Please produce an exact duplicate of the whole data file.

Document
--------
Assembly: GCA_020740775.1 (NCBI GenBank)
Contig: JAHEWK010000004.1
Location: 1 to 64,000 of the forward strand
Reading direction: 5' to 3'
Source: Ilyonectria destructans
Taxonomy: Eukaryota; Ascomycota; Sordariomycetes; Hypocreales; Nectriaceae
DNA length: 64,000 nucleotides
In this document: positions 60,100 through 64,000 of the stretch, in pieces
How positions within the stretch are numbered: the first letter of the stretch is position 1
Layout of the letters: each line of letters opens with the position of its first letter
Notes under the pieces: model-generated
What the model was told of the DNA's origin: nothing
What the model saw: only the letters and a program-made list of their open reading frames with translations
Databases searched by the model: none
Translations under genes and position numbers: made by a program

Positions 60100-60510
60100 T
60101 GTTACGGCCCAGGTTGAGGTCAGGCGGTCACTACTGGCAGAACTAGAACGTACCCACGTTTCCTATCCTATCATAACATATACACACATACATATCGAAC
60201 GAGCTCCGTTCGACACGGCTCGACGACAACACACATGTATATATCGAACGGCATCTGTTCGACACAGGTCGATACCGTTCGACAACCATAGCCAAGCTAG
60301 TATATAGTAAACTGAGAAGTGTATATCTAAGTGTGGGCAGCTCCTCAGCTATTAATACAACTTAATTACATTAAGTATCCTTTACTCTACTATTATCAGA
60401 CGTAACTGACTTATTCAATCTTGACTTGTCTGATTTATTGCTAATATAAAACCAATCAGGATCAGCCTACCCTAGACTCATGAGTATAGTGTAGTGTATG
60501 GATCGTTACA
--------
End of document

Assembly: GCA_020740775.1 (NCBI GenBank)
Contig: JAHEWK010000004.1
Location: 1 to 64,000 of the forward strand
Reading direction: 5' to 3'
Source: Ilyonectria destructans
Taxonomy: Eukaryota; Ascomycota; Sordariomycetes; Hypocreales; Nectriaceae
DNA length: 64,000 nucleotides
In this document: positions 60,100 through 64,000 of the stretch, in pieces
How positions within the stretch are numbered: the first letter of the stretch is position 1
Layout of the letters: each line of letters opens with the position of its first letter
Notes under the pieces: model-generated
What the model was told of the DNA's origin: nothing
What the model saw: only the letters and a program-made list of their open reading frames with translations
Databases searched by the model: none
Translations under genes and position numbers: made by a program

Positions 60100-60510
60100 T
60101 GTTACGGCCCAGGTTGAGGTCAGGCGGTCACTACTGGCAGAACTAGAACGTACCCACGTTTCCTATCCTATCATAACATATACACACATACATATCGAAC
60201 GAGCTCCGTTCGACACGGCTCGACGACAACACACATGTATATATCGAACGGCATCTGTTCGACACAGGTCGATACCGTTCGACAACCATAGCCAAGCTAG
60301 TATATAGTAAACTGAGAAGTGTATATCTAAGTGTGGGCAGCTCCTCAGCTATTAATACAACTTAATTACATTAAGTATCCTTTACTCTACTATTATCAGA
60401 CGTAACTGACTTATTCAATCTTGACTTGTCTGATTTATTGCTAATATAAAACCAATCAGGATCAGCCTACCCTAGACTCATGAGTATAGTGTAGTGTATG
60501 GATCGTTACA